This year’s conference will use the lens of emerging research on polytrauma and its impact on those not only affected with multiple injuries but their support networks as well, to:

  • New Multimedia Toolkit Aims to Help Families Cope During All Phases of Deployment

    Blog image

    Defense Centers of Excellence for Psychological Health and Traumatic Brain Injury (DCoE), with Vulcan Productions, is distributing more than 200,000 handbooks and videos to military families and friends around the country about how to cope with the challenges of all phases of deployment. The newly released toolkit, “A Handbook for Family and Friends of Service Members—Before, During and After Deployment,” was developed by a team of medical, mental health and military family experts.

    “This handbook meets a great need, especially for the parents of young men and women in military service for whom there is little support currently available,” said Interim Director of DCoE Michael E. Kilpatrick, M.D. “We are hopeful that other federal agencies and private sector organizations will step-up and help ensure we can get this valuable resource in the hands of every family affected by a deployment.”

    This unique resource includes information specifically designed to help families and friends:

    • Become aware of the stressors and feelings they may encounter throughout deployment
  • Join Our Last Monthly Webinar of 2010: All About Military Families

    Blog image
    U.S. Navy Hospital Corpsman 3rd Class Isabella Guia, left, stationed onboard the amphibious assault ship USS Iwo Jima (LHD 7), says goodbye to her family before the ship departs Norfolk, Va. (U.S. Navy photo by Mass Communication Specialist 1st Class Lolita M. Lewis)

    Military families face many different challenges, from deployments to relocations. It is so important that family members, like their loved ones who serve, receive the support they need. Join us Thursday at 1-2:30 p.m. for our monthly webinar Family Support Strategies and Techniques.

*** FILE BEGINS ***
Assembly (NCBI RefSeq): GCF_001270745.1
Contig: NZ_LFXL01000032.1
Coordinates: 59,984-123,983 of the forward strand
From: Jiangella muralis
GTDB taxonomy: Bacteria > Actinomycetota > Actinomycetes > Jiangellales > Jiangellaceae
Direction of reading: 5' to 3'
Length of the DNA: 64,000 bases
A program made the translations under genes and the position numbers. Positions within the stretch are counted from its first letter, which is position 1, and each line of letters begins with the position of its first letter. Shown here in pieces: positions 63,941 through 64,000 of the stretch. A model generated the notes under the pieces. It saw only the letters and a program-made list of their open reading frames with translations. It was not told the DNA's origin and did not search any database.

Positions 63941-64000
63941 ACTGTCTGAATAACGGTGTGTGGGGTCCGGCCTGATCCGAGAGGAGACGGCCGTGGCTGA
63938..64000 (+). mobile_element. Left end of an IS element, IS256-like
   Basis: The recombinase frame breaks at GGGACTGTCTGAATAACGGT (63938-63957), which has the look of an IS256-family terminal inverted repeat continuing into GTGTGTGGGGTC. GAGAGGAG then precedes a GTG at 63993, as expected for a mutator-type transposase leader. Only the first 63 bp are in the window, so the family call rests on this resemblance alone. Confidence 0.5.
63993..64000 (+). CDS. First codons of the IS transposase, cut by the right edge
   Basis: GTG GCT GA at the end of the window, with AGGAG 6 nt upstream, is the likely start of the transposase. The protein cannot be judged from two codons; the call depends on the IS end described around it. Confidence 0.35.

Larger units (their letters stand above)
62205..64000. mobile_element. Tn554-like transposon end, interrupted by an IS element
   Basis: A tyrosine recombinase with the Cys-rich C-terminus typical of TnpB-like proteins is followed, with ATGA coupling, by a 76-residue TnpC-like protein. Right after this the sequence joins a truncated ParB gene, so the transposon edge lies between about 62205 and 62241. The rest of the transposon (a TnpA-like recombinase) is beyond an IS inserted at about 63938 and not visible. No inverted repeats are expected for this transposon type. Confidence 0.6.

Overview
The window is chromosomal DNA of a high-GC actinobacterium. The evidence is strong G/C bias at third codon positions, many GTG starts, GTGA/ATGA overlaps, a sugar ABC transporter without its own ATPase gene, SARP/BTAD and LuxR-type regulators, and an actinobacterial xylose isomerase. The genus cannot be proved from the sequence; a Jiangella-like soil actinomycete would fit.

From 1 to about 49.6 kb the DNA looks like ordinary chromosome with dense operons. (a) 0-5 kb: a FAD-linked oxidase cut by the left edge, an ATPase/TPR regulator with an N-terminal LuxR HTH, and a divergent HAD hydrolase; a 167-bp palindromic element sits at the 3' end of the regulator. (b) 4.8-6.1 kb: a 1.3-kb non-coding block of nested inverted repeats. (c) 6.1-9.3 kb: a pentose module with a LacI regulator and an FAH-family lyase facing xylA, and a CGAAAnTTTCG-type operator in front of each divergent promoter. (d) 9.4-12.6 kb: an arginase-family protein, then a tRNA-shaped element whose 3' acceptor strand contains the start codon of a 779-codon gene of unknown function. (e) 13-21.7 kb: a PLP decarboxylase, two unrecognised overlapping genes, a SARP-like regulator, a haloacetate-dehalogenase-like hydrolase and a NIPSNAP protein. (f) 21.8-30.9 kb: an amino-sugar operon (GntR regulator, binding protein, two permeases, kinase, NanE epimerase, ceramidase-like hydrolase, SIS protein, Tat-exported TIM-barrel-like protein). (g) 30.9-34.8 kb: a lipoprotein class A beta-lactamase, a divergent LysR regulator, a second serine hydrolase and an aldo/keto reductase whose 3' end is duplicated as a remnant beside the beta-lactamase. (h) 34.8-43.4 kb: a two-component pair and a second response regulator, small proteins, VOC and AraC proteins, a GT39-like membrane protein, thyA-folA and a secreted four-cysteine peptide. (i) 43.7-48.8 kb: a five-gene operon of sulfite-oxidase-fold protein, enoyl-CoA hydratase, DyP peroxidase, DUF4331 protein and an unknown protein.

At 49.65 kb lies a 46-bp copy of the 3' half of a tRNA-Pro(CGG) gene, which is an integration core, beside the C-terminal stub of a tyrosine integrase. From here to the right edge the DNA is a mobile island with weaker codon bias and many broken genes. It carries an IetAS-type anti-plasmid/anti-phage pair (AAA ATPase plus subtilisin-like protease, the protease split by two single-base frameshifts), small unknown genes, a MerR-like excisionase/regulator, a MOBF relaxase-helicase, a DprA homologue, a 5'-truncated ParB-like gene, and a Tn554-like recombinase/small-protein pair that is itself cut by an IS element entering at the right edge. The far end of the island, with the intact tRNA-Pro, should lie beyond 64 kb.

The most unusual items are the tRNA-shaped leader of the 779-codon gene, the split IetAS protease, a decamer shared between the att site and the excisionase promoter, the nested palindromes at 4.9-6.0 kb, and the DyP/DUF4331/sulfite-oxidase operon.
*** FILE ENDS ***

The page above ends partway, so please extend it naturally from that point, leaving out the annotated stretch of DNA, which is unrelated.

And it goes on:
This webinar will explore the most common issues affecting today’s military families and examine support programs and resources available at the local, state and national levels. For each of us – including service members and veterans – family can be the most intimate and supportive unit we have, whether in times of celebration or crisis.

    Speakers from the Department of Veterans Affairs, DoD Yellow Ribbon Program and the Department of Family Science at the University of Maryland will present valuable information to equip families to cope with some of the common stressors during all stages of the deployment cycle to include reunion.

  • Real Warriors Campaign Launches “Hearts of Heroes” PSAs

    In honor of Veterans Day, the Real Warriors Campaign will release two new video public service announcements (PSAs) featuring Medal of Honor recipients, from World War II and the Korean and Vietnam Wars, who talk openly about the need to seek treatment for invisible wounds. The warriors featured in the new “Hearts of Heroes” PSAs came forward to stress the importance of getting care for invisible wounds, such as combat stress, and want all servicemembers to know that they aren’t alone.